Music conjures up images of Old West

Last Friday, the Shannon Ballroom at Carson Valley Inn was filled with the sights and sounds of the real west as up-and-coming cowboy singer, Brenn Hill, played to an appreciative capacity crowd. If you haven't heard of him yet, just hang on, it won't be long before his name will be on the top of the western music charts. He is a true "Northern Star," guiding the direction of a fresh new sound in western music.

Hill prefers to define his music as cowboy rather than country music and the description fits the sounds and words of his work. It echoes the values of old cowboy singers like Roy Rogers, Gene Autry, refreshed with stories of a present day lifestyle of the American cowboy working the ranges of the west today. The American Cowboy is truly an endangered species, and Hill has shed a brilliant spotlight on that fact.

His latest CD, released in 2004, is titled "Endangered." Produced by Nashville great, Eddie Schwartz, the 14-song collection, all written by Hill, "offers insight into life and love and how changing times affect the land around us," according to

This newest addition to his collection was preceded by "Call You Cowboy" in 2002, "Trail Through Yesterday" in 2000, "Deeper Than Mud" in 1999 and "Rangefire" released in 1997.

Hill, who now lives in Hooper, Utah, with his wife, Sylinia, and their 4-year-old son, Quayden, is a sixth-generation Utah resident in his early 30s. Even though he is two generations away from living off the land like his pioneer ancestors, he understands the lifestyle and tries to honor it in the words to his songs. He brings out issues, that apply today, in an interesting and thought-provoking way.

Cut one on his "Endangered" CD, "Buckaroo Tattoo," speaks to the fact the girls can make as good a work hand as any man, never taking away from her feminine side but giving her a strength to get the job done. "Legacy Highway" was inspired by a day when Hill was stuck in traffic one morning heading south on I-15 through Davis County in Utah. It is a statement about the wetlands, open spaces and fields of alfalfa as they give way to the asphalt ribbons of six-lane super highways, and open spaces quickly disappearing from our land. "Pickup Truck Café reflects the values of the old "cracker barrels" of a century ago - a country line of communication still intact with a modern twist. Every small town has one and if you want to know what is happening in the community, just pull in there for a cup of coffee at 7 a.m. and you will know all the news before you leave.

"Dance Like The Fire" is a simple story of romance in a warm quiet place on a cold night and "Pierce" is a cowboy's memory of the few great horses they have the privilege to share a work day with. "My Old Chevy" offers insight into lifestyles and memories to be pasted down from generation to generation and "Be Back in Texas" bespeaks the rodeo cowboy life of broken hearts, broken dreams and the broken bones that accompanies the cowboy to follow that trail, while "Mirror Of Your Eyes" speaks to the fact that the eyes of love never lie.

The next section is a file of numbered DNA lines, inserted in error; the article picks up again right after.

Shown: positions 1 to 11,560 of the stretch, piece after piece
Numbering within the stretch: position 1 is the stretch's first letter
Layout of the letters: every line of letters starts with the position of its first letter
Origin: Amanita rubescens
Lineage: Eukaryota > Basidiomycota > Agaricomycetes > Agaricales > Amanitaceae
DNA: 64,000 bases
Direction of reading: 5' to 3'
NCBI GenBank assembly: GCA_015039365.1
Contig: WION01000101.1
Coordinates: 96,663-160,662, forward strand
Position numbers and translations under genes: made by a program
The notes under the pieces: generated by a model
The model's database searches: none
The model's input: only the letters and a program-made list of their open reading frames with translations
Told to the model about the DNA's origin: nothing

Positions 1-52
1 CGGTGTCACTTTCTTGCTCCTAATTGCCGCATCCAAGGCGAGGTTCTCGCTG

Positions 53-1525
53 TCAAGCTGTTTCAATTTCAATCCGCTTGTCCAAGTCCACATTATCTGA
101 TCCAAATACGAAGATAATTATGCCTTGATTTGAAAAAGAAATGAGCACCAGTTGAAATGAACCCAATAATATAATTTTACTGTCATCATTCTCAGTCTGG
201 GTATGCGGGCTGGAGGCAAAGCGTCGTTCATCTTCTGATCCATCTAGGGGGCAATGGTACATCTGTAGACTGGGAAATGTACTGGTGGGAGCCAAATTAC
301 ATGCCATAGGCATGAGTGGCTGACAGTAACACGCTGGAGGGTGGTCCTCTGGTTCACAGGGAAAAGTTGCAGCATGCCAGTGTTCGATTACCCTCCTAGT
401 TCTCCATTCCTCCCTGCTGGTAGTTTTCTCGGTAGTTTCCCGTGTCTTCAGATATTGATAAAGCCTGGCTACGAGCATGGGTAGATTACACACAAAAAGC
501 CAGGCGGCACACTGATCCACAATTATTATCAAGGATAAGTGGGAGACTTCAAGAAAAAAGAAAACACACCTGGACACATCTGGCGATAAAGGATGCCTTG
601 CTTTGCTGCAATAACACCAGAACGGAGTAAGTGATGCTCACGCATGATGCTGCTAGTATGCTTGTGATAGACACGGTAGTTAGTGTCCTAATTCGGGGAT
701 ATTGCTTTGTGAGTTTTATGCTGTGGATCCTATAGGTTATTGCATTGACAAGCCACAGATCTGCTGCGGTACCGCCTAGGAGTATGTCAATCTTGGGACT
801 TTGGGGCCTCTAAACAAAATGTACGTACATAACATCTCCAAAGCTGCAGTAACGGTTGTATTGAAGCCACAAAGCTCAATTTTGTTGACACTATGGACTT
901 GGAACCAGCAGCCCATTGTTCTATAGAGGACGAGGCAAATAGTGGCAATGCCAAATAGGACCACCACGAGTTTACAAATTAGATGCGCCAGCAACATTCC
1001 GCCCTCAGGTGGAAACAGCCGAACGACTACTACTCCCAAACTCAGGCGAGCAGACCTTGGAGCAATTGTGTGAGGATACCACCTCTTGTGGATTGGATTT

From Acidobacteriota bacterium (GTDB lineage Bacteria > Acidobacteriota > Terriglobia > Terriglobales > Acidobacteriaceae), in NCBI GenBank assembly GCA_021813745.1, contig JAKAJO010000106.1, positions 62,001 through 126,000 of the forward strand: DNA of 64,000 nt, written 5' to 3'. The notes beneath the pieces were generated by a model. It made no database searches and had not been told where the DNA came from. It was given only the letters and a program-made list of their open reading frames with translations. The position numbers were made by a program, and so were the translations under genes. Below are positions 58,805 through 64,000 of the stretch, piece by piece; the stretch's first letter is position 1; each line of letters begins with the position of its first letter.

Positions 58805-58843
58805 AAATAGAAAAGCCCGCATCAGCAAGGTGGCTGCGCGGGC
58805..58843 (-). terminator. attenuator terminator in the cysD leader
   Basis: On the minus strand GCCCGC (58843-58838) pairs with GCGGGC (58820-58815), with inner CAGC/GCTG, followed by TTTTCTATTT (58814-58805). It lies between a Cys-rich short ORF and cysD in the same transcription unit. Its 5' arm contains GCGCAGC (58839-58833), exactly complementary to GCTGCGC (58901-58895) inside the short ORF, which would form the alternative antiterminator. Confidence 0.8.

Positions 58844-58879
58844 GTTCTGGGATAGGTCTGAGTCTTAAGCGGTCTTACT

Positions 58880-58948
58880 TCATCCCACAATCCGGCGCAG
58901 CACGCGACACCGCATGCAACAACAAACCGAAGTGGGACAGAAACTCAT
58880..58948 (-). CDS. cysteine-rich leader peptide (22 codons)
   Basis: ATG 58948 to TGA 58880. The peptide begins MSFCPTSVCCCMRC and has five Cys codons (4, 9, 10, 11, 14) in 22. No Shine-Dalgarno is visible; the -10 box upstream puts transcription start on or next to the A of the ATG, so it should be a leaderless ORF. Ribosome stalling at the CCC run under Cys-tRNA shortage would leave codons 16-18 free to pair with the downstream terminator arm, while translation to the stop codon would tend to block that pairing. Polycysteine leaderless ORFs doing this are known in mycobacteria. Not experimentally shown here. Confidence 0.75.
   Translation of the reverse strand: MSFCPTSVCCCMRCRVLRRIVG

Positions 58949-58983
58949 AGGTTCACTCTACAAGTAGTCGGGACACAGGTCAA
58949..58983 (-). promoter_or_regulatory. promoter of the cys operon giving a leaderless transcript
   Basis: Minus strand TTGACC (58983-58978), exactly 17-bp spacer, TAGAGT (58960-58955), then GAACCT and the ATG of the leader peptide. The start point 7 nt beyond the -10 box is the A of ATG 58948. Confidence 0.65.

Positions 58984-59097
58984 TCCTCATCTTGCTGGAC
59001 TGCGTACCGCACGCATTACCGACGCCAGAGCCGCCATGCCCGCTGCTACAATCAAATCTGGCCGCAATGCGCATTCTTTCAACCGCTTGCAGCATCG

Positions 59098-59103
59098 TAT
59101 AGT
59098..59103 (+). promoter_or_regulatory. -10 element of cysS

"One Hand on the Riggin" was co-written by Bruce Burton, a talented songwriter/musician and producer who worked with Brenn on this rodeo-lifestyle song which is strongly influenced by the late and great Chris LeDoux. "Canadians" is a haunting melody of the seasons and how they change. The love for the winters and springs of the Canada geese, the sound of the wind in their wings, a beautiful sound in a song "only God could write."

The collection is rounded out with a tale of "Little John" and a story of a cowboy hobo, riding the rails from town to town and working ranch to ranch, living a hard-working, hard-drinking lifestyle teaching the lessons of not running from life, but to face it. "Lost River Outpost" speaks to the lonely and forgotten, of Buffalo Soldiers in need of comfort on a lonely night at the Lost River Outpost. The signature song, "Endangered" is a tribute to the outdoors, a statement of space and room for all of us in this great country and that life and love is fragile, something to be cared for and protected.

Hill has made the west his home, his love for a disappearing lifestyle is evident in every song he writes. He speaks from his heart and makes a statement well worth listening to. To all of us who value the open spaces, a way of life eaten up by "so called" progress, he is here to tell us the stories. For the listener of his music, take the words and sounds to heart.

For information on Brenn Hills, his concerts and how to purchase a CD, visit the Web site

n Jonni Hill is a staff writer at The Record-Courier. She can be reached at 782-5121, ext. 213, or at


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